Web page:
A second note: don’t forget to wear gloves when you cut up your hot pepper!
Bill and Jasi man the grill

Bill and Jasi man the grill.

Grilled Corn Salsa
3 small ears or 2 large ears corn
olive oil as needed for roasting
1 medium-hot pepper (you could go as mild as an ancho or an Anaheim or as hot as a jalpeño, but don’t stray too far in either direction), seeded and cut up
1/2 bell pepper–green, red, or orange–finely diced
1/2 small red onion, finely diced
the juice of 1 lime
1/2 teaspoon salt
a handful of cilantro, chopped
1/2 tomato, diced
Preheat your grill. Brush (with a brush or paper towels) the corn with olive oil and grill it until it begins to brown just a bit (about 12 minutes), turning frequently. Let it cool for a few minutes; then cut the kernels off.
In a bowl combine the peppers, onion, lime juice, salt, and cilantro. Stir in the tomato, followed by the corn kernels.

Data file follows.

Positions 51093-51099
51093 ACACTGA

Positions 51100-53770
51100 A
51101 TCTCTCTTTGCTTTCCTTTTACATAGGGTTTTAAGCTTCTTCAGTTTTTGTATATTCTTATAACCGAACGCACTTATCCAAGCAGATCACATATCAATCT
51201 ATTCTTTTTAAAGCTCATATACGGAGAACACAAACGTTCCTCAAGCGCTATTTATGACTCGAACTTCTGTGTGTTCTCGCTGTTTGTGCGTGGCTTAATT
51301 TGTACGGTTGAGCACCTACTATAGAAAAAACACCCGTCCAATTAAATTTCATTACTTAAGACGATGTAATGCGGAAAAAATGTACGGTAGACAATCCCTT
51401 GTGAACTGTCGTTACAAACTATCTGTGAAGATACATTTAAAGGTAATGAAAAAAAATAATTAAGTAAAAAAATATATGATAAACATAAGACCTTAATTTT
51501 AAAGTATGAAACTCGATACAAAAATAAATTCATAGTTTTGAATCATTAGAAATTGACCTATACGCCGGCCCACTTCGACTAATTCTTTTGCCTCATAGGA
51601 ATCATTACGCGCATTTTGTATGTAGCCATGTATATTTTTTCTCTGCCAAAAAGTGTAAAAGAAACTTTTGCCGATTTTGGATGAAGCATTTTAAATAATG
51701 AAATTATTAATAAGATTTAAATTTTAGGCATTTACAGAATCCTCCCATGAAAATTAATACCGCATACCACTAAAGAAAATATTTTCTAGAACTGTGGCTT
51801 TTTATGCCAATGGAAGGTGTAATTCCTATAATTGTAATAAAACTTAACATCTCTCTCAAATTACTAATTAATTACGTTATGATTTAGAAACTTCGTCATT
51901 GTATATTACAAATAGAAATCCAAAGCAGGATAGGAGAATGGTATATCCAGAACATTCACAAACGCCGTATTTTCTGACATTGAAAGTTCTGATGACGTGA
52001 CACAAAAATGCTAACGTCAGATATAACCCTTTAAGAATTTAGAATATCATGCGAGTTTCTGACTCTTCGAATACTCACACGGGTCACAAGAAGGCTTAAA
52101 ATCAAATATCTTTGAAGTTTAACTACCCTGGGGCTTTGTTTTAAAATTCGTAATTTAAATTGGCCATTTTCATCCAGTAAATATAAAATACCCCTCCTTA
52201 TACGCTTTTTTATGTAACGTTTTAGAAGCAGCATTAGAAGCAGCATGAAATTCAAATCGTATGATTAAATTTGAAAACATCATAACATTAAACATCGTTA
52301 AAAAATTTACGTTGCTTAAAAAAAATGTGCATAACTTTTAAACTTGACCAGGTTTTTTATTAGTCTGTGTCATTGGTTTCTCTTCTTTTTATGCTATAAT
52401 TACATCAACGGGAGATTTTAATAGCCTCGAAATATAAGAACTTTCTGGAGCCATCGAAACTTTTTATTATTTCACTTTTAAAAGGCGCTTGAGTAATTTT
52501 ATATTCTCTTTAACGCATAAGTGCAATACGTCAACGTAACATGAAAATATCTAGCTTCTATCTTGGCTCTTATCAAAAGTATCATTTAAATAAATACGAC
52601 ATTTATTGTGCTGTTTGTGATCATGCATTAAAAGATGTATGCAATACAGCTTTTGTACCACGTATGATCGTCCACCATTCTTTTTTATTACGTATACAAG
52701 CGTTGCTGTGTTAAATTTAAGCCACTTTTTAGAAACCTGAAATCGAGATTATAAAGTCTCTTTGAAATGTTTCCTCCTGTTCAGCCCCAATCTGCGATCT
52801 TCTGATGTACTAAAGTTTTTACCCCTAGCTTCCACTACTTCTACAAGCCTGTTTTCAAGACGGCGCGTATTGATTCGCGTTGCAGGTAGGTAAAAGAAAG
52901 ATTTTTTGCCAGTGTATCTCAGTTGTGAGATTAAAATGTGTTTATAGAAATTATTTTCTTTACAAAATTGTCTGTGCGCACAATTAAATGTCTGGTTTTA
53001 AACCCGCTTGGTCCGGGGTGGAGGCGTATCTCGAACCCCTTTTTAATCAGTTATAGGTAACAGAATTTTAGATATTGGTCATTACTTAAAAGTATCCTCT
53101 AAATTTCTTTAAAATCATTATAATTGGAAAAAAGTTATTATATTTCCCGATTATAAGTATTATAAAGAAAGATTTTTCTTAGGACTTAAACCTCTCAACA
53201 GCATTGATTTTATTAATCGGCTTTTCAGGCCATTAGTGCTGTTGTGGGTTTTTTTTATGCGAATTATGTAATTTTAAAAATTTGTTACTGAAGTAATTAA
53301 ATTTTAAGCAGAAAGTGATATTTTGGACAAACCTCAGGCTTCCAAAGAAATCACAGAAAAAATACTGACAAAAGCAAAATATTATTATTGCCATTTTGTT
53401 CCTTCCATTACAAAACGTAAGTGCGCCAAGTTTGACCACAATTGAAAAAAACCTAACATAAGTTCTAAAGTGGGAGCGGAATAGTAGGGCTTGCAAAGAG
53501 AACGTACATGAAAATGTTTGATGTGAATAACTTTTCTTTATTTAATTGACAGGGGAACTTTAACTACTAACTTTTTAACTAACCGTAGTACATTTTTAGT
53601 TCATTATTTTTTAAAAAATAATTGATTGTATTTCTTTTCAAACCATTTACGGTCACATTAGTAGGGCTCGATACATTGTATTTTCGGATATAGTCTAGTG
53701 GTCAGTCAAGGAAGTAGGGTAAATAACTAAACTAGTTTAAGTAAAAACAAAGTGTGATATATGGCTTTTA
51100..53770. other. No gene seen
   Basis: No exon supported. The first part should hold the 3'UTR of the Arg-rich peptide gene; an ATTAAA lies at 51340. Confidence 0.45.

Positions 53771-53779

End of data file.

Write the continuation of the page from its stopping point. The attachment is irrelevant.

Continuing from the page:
Serve as a side dish or with tortilla chips. Makes about 2 cups.
grilled corn web

Bread and Roses

Monday, September 7th, 2009
My roses have gone by so I had to serve Bread and Roses of Sharon!

My roses have gone by so I had to serve Bread and Roses of Sharon!

I sang “Bread and Roses” in church yesterday in honor of Labor Day.
The words to this song came from a 1911 poem by James Oppenheim, commonly associated with a bitter textile strike in Lawrence, Massachusetts, in the winter of 1912.
Legend has it that women striking in Lawrence carried signs that read, “Give us bread and roses too.”
The poem speaks in the voice of women strikers who long for a more just world in which they will be given not merely enough to eat but also enough to nourish their spirits.
“Bread and Roses” reflects the era in which it was written. It is idealistic about the role of women in society, shot through with the passion of the progressive movement, and mindful of the disparity of wealth that characterized early 20th-century America.
Here is a stanza of the song:
As we go marching, marching, we bring the greater days.
The rising of the women means the rising of the race.
No more the drudge and idler,
Ten that toil where one reposes,
But a sharing of life’s glories:
Bread and roses, bread and roses.